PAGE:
With antidepressants for children and teens, caution must be exercised. This is not just because antidepressants and suicide have a higher correlation in these populations. As it ends up, certain medications make for better antidepressants for teens and children than others.
Generally speaking, depression medicine use is highly discouraged in young children, with patients ideally being at least 12 years old before beginning treatment. However, treatment can start when children are just seven years old.
Medications best indicated for use in underaged patients include:
- Clomipramine (Anafranil)
- Duloxetine (Cymbalta)
- Escitalopram (Lexapro)
- Fluoxetine (Prozac)
- Sertraline (Zoloft)
Antidepressants For Elderly
Long-term use of antidepressants with elderly patients is quite common. This can be to treat depression, pain, and in some cases, antidepressants SNRI for heart problems. However, elderly individuals are more sensitive to these medications.
As such, not all medicines can be used with this population. Still, research indicates leaving depression untreated is a greater risk than the medications themselves pose. SSRIs are generally seen as the safest options; however, if treatment is monitored by a doctor.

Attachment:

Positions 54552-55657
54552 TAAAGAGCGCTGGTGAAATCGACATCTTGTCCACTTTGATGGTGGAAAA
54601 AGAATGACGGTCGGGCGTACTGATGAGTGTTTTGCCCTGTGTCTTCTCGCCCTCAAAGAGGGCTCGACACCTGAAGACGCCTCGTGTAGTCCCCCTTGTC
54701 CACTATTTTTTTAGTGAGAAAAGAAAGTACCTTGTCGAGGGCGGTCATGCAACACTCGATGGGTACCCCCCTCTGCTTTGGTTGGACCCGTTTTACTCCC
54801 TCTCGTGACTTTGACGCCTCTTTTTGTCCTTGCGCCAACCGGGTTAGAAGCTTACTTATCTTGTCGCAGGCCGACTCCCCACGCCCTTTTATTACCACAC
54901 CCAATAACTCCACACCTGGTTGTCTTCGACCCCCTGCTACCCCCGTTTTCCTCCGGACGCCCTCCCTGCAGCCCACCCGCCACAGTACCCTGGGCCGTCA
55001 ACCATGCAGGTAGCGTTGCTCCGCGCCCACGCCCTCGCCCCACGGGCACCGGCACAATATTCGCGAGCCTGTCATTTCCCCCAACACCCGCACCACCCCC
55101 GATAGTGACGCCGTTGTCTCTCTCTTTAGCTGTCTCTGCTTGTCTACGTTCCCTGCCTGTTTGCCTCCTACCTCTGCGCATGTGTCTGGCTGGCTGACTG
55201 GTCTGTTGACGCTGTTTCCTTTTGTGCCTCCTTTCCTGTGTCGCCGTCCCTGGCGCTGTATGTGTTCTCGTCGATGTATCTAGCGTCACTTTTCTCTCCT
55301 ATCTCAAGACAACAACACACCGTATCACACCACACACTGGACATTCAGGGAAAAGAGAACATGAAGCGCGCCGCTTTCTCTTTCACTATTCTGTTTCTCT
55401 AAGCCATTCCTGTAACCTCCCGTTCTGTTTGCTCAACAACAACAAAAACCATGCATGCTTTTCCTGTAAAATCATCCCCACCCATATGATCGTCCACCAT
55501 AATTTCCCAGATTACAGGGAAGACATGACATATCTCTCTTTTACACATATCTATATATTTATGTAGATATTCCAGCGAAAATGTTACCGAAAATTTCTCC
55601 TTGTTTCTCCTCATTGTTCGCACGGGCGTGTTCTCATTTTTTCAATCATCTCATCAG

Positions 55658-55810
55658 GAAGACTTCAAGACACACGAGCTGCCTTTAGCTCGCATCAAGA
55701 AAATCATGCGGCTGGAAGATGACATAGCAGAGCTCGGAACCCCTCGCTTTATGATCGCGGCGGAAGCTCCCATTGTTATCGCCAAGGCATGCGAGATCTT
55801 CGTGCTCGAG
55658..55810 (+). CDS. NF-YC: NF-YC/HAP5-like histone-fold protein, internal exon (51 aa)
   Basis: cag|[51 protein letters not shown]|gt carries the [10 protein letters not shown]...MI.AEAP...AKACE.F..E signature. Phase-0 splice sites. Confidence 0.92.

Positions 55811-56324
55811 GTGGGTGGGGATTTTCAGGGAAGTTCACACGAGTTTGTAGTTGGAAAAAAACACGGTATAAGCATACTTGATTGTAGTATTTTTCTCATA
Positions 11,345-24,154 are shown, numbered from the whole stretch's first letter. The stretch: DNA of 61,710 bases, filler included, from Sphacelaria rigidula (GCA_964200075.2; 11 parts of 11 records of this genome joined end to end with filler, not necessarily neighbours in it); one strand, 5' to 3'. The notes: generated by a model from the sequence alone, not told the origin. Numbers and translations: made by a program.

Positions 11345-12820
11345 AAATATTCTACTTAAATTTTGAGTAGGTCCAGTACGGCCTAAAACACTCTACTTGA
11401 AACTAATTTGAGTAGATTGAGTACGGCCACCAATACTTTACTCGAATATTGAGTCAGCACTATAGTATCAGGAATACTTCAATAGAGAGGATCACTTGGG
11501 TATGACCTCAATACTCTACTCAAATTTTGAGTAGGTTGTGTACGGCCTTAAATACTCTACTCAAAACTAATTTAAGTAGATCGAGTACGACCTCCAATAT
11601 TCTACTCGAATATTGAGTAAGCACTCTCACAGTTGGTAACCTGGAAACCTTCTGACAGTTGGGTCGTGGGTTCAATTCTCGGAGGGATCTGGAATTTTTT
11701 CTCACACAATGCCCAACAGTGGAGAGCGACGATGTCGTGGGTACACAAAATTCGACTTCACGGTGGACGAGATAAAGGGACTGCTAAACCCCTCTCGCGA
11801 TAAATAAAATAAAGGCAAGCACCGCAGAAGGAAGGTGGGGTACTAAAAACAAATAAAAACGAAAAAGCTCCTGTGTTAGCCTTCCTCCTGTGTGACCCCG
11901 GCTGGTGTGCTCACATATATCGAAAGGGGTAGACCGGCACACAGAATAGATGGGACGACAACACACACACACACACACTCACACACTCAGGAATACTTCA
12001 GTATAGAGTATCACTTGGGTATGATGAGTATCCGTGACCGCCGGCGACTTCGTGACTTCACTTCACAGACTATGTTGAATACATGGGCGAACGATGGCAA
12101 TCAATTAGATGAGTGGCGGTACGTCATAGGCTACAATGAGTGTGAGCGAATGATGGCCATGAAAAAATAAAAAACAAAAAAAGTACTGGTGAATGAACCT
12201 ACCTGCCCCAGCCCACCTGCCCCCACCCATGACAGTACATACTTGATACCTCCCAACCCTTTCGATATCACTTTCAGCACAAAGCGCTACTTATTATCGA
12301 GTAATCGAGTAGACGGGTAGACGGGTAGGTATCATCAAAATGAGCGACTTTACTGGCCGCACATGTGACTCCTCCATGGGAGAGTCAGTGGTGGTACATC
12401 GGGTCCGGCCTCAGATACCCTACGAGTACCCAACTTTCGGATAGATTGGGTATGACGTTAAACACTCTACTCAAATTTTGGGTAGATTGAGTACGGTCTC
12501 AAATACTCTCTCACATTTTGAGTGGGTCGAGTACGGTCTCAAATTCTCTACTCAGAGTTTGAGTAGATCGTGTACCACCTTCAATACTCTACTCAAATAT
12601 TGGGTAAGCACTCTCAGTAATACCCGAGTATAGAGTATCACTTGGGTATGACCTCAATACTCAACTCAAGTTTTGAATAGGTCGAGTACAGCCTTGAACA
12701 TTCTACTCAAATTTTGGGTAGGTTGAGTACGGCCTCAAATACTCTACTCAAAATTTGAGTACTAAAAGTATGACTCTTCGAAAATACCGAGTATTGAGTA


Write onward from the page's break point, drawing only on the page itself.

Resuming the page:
Do Antidepressants Help With Anxiety?
It is common for doctors to prescribe antidepressants for anxiety treatment. In fact, some of them are used to treat anxiety more often than depression.
There is significant research indicating that their use for anxiety treatment delivers positive effects. Both atypical antidepressants for anxiety, SNRIs, and SSRIs are heavily used, though other classes of depression medications may also be applied depending on the needs of the patient. A lists of SSRI antidepressants have the medications most often used for anxiety.
Antidepressants For Depression
While it is what the medications are designed for, prescribing medications for depression is generally not as common as using them for anxiety. However, the effectiveness of antidepressants for depression was key in their development. All depression medications currently in use have been demonstrated to be at least somewhat effective in addressing depressive disorders.
Which medications are best will depend on the patient. Some need antidepressants that increase dopamine, while others need more serotonin. Others may be concerned about specific side effects. For example, about 70 percent of people taking them will experience sexual side effects. Patients worried about this could specifically seek out antidepressants that don’t affect libido.